By Swati Pandey
MUMBAI (Reuters) - ICICI Bank Ltd (NSI:ICICIBANK.NS - News), India's largest private-sector lender by assets, is betting on consumer lending to help drive earnings growth this year after car and home loans helped it post over 20 percent profit gain for the third straight quarter.
ICICI is trying to emulate the success of rival HDFC Bank Ltd (HDBK.NS) with a renewed push into consumer loans as corporate investment bears the brunt of economic slowdown as well as bureaucratic bottlenecks.
The bank's retail book, or loans for cars, homes and credit cards, is likely to grow 22-23 percent in the financial year ending March compared with overall credit growth of 17-18 percent, CEO Chanda Kochhar told reporters after the company released earnings results on Friday.
Net profit rose to 23.5 billion rupees in July-September from a year earlier. That compared with a 21.9 billion rupees estimate of 23 analysts polled by Thomson Reuters.
Shares of ICICI, which the market values at $19 billion, ended 0.13 percent higher compared with the benchmark's (.BSESN) 0.2 percent decline.
"We are increasing our penetration in India. We added to our number of geographies from where we do home loans, from where we do auto loans, our branch network is also increasing, and all this will continue," Kochhar said.
Car sales are projected to decline, but a wider branch network and strong dealership connections will help ICICI grow in the segment.
"Major growth for ICICI is coming from mortgages and autos. They are actually gaining back their lost market share, but they have a long way to go," said Manish Ostwal, banking analyst with Mumbai-based brokerage KR Choksey.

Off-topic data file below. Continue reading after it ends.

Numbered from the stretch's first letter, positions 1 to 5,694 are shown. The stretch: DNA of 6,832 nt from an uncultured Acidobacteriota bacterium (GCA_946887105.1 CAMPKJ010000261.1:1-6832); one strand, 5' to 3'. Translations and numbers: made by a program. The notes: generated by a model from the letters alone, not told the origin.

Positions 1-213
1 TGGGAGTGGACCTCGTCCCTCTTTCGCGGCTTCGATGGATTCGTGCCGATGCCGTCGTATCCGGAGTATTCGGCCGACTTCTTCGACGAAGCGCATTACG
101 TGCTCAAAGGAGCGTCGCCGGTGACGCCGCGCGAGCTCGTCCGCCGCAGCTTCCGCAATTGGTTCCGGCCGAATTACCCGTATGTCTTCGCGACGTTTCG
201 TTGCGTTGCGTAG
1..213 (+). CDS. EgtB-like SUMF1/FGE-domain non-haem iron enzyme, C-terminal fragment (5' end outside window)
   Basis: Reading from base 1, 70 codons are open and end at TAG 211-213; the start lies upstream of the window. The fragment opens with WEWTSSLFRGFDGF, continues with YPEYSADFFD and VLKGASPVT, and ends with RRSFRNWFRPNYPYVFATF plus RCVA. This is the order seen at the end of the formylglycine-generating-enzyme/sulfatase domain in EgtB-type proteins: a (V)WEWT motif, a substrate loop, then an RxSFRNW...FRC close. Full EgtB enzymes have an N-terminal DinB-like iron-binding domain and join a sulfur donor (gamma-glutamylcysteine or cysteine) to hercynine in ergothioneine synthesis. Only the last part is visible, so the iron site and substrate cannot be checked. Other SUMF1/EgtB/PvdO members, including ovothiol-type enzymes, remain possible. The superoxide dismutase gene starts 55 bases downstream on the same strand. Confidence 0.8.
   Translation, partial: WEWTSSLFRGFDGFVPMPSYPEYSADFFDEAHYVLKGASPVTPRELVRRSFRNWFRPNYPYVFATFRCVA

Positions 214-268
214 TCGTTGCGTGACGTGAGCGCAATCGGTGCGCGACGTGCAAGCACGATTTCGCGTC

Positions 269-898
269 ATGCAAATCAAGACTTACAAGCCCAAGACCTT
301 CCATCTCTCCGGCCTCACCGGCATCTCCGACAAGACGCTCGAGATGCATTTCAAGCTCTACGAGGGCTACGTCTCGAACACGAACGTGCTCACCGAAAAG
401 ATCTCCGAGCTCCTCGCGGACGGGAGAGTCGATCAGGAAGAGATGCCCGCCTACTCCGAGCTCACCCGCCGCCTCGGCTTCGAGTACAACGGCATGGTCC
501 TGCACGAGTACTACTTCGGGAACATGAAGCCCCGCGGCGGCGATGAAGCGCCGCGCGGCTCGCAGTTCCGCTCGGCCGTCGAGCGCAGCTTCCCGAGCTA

Consumer lending in 2007 accounted for more than 65 percent of ICICI's assets. It reduced that by almost half after the 2008/09 financial crisis intensified but has since changed track. Its corporate loan business grew just 11 percent in the quarter ended September 30 compared with overall growth of 16 percent.
"Going forward, it will be important to see how they are able to maintain this (retail) growth and manage asset quality pressures," said Jignesh Shial, banking analyst with Mumbai-based IDBI Capital.
Indian economic growth languished near its slowest in three years at 5.5 percent in the quarter that ended in June but was slightly better than expected, signalling the worst may be over for Asia's third-largest economy.
Earlier this month, HDFC Bank ended its record of posting 30 percent on-year profit growth every quarter for the last decade due to investment losses and a squeezed net interest margin.
ICICI's net interest margin, a gauge of profitability for banks, expanded to 3.31 percent during the quarter from 3.00 percent a year earlier. It raised its guidance for the fiscal year to about 3.3 percent.
Net interest income, or the difference between interest earned and paid, rose about 20 percent to 40.4 billion rupees.
Net non-performing loans, as a percentage of total assets, rose to 0.85 percent from 0.82 percent in the prior quarter. Debt restructuring, or steps to ease payment terms for stressed borrowers, grew 15 percent on quarter.
It has a debt restructuring pipeline of 20 billion rupees so far, Kochhar told reporters, adding asset quality pressures are likely to continue.
Prolonged economic slowdown is impairing borrowers' ability to repay loans. Non-performing loans for Indian banks account for nearly 4 percent of total assets compared with a global average of 2.6 percent, according to Thomson Reuters Starmine. (Reporting by Swati Pandey; Editing by Christopher Cushing)